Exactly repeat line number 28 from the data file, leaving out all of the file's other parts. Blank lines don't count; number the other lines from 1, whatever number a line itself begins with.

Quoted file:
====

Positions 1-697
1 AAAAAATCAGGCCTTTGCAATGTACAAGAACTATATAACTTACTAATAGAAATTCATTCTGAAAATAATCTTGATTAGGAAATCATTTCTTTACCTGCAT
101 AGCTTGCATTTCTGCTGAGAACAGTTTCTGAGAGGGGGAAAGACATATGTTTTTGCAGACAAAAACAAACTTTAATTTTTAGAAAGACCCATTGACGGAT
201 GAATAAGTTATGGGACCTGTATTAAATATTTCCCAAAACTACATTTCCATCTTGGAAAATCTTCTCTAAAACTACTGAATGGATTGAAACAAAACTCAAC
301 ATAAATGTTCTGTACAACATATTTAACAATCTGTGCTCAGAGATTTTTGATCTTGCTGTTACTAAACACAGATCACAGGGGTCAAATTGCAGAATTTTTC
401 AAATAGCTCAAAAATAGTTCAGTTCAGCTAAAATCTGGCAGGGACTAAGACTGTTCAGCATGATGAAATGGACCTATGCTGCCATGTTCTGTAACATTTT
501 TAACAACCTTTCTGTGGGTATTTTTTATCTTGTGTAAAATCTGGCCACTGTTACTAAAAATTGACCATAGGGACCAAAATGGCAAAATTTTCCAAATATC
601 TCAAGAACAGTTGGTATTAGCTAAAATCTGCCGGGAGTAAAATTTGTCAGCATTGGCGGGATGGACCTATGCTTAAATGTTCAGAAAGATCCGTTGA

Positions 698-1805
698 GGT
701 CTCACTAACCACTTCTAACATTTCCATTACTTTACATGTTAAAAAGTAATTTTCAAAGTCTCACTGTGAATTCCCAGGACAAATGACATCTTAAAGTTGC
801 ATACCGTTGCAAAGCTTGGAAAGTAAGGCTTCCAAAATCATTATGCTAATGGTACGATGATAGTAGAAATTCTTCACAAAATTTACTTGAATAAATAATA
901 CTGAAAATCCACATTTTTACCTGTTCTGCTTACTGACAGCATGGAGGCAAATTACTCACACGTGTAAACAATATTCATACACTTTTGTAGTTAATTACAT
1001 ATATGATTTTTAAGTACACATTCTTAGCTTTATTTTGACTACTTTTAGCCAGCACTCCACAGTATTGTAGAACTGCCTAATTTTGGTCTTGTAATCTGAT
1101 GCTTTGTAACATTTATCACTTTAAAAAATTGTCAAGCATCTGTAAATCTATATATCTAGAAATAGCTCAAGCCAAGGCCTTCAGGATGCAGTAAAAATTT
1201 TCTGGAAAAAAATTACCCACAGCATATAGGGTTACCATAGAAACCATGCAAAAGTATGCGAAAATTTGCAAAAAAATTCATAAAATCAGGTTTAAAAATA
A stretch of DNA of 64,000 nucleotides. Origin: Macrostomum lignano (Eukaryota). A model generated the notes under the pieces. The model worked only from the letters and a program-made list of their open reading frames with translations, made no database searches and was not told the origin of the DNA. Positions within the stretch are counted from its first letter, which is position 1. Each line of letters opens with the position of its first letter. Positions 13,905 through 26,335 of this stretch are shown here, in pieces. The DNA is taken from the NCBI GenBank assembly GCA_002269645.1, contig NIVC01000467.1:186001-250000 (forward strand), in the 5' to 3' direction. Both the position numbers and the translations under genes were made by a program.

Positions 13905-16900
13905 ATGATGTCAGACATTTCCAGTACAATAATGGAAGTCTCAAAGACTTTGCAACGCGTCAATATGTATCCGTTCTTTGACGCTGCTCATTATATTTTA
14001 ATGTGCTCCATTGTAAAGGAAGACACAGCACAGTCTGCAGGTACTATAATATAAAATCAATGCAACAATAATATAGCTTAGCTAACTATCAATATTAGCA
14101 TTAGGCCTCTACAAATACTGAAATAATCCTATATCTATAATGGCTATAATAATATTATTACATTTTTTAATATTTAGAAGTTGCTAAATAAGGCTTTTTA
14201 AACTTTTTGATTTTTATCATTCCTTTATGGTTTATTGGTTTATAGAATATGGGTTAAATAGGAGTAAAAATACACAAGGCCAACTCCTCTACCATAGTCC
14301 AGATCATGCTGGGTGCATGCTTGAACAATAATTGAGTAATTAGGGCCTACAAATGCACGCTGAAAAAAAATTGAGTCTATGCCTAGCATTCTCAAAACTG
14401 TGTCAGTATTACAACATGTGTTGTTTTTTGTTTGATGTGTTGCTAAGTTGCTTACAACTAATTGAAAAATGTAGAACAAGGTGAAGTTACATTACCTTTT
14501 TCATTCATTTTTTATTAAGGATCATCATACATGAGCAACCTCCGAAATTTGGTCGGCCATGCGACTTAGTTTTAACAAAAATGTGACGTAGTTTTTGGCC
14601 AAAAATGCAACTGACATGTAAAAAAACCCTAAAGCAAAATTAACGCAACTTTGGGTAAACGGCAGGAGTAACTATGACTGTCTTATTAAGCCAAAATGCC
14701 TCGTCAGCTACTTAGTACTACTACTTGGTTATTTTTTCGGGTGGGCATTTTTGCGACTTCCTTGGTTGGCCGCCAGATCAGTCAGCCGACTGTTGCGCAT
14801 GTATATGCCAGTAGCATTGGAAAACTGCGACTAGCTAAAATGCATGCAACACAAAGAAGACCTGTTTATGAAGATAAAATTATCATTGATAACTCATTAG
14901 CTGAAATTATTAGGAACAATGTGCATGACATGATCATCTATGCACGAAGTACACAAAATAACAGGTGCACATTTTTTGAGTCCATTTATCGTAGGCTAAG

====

14801 GTATATGCCAGTAGCATTGGAAAACTGCGACTAGCTAAAATGCATGCAACACAAAGAAGACCTGTTTATGAAGATAAAATTATCATTGATAACTCATTAG